It was a bit sudden when Intel (INTC) announced that it was scrapping plans to release its long-announced Larrabee GPU chip. But the plans to instead release a software development platform is likely just a temporary stop, because this is a market that Intel is simply not going to write off.
One reason that Intel had started the project at all was positioning. Leading GPU vendors were showing devices with significant power and whose matrix math processing capabilities (used to render graphics) also gave them an entrÃ©e into specialized number-crunching. And, in fact, Nvidia (NVDA) has its Tesla supercomputing products based on GPU chips. Ceding the "power computing" ground is not something the company would want to do.
Furthermore, and maybe of greater practical consideration, is that, according to Jon Peddie, president of Jon Peddie Research, "they saw the spending by the OEMs on silicon shifting away from the CPUs toward the GPUs." Money that would have gone to Intel instead was headed toward Nvidia or AMD (AMD), which had acquired GPU manufacturer ATI.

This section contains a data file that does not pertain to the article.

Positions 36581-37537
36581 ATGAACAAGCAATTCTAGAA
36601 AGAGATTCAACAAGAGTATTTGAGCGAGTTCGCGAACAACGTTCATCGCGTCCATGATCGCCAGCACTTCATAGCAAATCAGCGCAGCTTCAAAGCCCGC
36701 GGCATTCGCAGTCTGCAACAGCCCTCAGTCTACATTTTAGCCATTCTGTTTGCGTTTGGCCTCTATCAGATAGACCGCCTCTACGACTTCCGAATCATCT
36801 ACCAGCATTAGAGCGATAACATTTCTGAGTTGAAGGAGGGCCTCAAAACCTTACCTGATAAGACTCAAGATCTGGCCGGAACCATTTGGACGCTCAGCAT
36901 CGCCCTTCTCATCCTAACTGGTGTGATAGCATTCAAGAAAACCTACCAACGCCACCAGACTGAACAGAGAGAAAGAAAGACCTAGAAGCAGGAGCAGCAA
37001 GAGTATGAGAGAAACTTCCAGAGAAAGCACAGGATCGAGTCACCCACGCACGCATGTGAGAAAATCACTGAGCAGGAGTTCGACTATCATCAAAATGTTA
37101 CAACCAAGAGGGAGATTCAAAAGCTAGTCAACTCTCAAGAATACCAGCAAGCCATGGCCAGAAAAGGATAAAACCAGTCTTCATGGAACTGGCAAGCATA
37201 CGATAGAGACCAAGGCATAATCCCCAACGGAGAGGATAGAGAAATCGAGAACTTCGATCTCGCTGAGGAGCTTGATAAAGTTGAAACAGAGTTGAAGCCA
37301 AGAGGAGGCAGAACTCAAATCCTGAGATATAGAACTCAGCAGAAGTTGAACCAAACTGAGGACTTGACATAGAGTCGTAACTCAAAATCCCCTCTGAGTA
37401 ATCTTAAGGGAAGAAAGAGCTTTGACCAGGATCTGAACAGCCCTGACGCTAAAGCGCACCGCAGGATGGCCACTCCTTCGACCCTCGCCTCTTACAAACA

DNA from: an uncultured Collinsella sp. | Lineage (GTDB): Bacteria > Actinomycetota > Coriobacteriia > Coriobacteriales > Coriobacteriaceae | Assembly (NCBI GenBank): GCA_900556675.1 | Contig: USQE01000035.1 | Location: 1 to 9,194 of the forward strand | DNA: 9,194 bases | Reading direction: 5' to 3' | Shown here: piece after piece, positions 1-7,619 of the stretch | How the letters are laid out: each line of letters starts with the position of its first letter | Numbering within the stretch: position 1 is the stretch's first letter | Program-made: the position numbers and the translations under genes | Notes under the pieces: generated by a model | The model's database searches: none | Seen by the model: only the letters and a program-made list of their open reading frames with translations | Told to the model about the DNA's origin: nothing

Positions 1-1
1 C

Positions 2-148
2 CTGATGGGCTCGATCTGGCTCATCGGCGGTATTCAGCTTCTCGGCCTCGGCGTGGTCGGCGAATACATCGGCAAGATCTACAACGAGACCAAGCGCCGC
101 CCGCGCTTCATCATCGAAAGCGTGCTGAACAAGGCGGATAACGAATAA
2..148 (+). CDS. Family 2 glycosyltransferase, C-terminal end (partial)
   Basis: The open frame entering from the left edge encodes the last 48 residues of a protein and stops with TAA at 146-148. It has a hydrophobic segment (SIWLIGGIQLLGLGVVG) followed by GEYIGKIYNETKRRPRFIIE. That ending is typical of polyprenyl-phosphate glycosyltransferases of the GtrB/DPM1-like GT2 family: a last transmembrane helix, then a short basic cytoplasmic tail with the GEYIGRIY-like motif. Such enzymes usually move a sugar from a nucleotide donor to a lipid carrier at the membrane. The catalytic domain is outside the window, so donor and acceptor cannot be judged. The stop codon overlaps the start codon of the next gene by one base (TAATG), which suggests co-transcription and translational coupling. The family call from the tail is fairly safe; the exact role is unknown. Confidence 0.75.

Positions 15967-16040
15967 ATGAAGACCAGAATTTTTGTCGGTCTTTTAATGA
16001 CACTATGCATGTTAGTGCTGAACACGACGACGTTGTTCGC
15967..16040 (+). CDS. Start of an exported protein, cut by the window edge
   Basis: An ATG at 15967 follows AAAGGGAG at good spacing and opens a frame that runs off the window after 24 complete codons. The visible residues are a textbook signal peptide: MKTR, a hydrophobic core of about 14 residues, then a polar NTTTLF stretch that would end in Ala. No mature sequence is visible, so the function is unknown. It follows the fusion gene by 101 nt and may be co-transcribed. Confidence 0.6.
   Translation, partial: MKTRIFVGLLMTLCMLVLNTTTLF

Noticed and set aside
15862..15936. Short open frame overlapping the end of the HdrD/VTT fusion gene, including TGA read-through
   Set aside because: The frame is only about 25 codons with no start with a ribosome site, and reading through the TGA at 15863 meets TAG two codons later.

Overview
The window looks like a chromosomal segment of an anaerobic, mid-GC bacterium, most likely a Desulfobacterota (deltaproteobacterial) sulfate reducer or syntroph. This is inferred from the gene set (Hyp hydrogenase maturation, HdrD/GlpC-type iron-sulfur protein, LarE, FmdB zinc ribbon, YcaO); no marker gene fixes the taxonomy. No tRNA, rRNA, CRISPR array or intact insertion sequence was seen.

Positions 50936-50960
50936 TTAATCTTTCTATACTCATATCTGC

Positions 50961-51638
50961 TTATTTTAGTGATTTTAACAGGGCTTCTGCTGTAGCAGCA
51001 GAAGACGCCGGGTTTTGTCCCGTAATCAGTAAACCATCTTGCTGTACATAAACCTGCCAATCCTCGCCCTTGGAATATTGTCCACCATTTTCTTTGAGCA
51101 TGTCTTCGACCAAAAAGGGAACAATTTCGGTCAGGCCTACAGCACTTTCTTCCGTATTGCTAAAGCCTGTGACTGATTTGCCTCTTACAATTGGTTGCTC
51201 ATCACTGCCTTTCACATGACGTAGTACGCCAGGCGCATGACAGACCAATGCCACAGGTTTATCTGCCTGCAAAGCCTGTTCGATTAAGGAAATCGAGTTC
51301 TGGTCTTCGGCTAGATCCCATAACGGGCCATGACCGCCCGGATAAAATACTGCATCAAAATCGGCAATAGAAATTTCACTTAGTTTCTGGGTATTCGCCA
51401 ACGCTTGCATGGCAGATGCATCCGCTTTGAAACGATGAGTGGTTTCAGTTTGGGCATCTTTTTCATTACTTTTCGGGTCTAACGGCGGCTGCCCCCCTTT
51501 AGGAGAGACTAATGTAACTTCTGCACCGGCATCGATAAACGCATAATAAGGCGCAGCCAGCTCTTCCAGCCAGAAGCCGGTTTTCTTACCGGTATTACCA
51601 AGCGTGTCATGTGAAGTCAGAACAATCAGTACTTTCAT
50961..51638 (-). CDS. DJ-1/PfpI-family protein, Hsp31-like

So what Intel did was decide to go after the graphics market. Instead of using a custom design, the company wanted to leverage the x86 design in a multi-core chip with a big common L2 cache. "They thought you could get a better through-put with X86 architecture then with the current GPU architecture," he says. Had Intel pulled it off, it would have had offered some fierce competition. The brand name alone would have drawn many buyers, Peddie says, and the existing scale of manufacturing would have given it a significant competitive advantage. And given that the technology could be more widely used in high performance computing, the chip was probably destined for many uses in addition to being a GPU.
Delays in parts of the project are what caused Intel to scrap the release plans. But the scrap pile may be small and of relatively short duration. Peddie says that the chip had some power going for it, having been able to demonstrate actual teraflop performance on a measured test. (Some GPU chips promise faster performance, but this hasn't been shown under real world conditions.) And he's guessing that this is only a temporary set-back, with a Larrabee 2 on the horizon, "when they get everything back into sync."
Image courtesy Intel.